My biggest frustration is often cases where clients have no money and I know that it is something that we can fix but end up having to euthanise: don’t get me wrong, this is often much more of a hard decision for owners but it does impact on me. Ultimately the next cases we see have nothing to do with that one so we need to be able to put it down and move on quickly to offer other clients the best of us as it were, which is not easy.
Talking to your team is key as they will share the burden and most of the time make you feel better.
What have you got better at saying no to? How did you realise this and how has it benefitted you?
Cake, its ok to say no to cake! Only joking, why would you say no to cake? That would be insane!
In seriousness, you can’t do everything well. I generally don’t say no to things, but more of an ‘I don’t think that is a topic I can do justice to’ or,’ I don’t know enough about that so let me connect you with….’. The best example for me would be that I have got better at saying no to work.
A colleague once pointed out to me that I was trying to be all things to all men, which is simply not possible and that was the eye opener to me. I learnt to trust others to do the things I needed them to do.
I used to work all the time, but as life and family life get busier, it is important to value those things and not neglect them, there are other vets and nurses out there who can work shifts, there are others who will appreciate the chance… especially on your recommendation, so why not let them have it?
Now I tend to say “I can’t do that, but I know someone who is great and would love to.”
If you could gift a book to all vets at graduation, what would it be, and why?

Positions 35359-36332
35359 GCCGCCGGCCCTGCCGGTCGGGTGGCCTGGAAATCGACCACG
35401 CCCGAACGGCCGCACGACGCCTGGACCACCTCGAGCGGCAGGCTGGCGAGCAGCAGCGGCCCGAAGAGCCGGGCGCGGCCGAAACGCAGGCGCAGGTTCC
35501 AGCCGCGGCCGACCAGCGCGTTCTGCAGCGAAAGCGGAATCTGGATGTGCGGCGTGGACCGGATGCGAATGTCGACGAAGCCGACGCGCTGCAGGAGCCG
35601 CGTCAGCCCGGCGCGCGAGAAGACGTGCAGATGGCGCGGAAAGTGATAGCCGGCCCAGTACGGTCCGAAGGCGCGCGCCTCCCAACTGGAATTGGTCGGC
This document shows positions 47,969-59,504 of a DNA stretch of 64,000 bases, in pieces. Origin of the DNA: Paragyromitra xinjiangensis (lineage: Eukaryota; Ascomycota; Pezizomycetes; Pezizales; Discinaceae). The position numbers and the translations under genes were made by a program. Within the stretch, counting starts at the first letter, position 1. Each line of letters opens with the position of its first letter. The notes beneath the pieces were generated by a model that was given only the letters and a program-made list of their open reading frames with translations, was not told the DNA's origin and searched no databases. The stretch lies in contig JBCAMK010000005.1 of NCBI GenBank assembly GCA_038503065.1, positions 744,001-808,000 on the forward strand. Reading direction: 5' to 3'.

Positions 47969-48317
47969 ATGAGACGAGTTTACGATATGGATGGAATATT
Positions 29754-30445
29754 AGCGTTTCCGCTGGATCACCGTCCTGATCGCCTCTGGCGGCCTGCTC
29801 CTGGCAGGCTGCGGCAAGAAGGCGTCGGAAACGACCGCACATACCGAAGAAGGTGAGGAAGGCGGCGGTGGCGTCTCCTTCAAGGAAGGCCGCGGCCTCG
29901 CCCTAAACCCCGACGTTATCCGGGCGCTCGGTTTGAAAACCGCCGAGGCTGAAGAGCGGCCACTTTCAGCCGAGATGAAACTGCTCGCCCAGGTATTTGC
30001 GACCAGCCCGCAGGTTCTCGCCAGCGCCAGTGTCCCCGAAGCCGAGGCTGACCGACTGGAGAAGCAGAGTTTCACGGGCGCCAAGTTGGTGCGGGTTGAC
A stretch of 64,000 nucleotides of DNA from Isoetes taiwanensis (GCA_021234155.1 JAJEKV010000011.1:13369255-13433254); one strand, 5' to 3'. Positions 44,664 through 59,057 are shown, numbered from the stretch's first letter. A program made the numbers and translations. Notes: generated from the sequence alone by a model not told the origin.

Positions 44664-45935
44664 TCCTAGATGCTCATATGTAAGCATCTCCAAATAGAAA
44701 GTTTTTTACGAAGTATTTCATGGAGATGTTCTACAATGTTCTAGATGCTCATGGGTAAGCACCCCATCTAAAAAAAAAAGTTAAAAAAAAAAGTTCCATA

Given my lack of grasp on reading, I love a good audiobook as it takes me a lot less time. And, frankly, I would recommend anything from Roald Dahl. Not because it will help you develop as a professional, not that it will teach you something mind-blowing about yourself, but that it is something fun and enjoying. You spend your life as a new grad ‘being a vet and living as a vet’, so why not switch off and not be a vet for a few hours in a good book?
You cannot spend all of your life working hard and developing yourself: sometimes you just have to be happy to let yourself switch off, let your imagination run wild and unwind.
Don’t be limited by conventional thinking, don’t worry about things unnecessarily, just take it a day at a time.
Tell us about something you are currently a fan of?
I am a die hard Everton Football club fan. Those of you who know anything about football will realise that this has been a lifelong time of suffering and struggling, managing my expectations and settling for what I have; an empty trophy cabinet.
Indeed, our club motto is Nil Satis Nisi Optimum: ‘Nothing but the best is good enough’. But let me be clear about this. Nothing but the best FOR YOU. Do not compromise yourself, do not settle for second best in life, do what YOU want to do. Nobody is stopping YOU.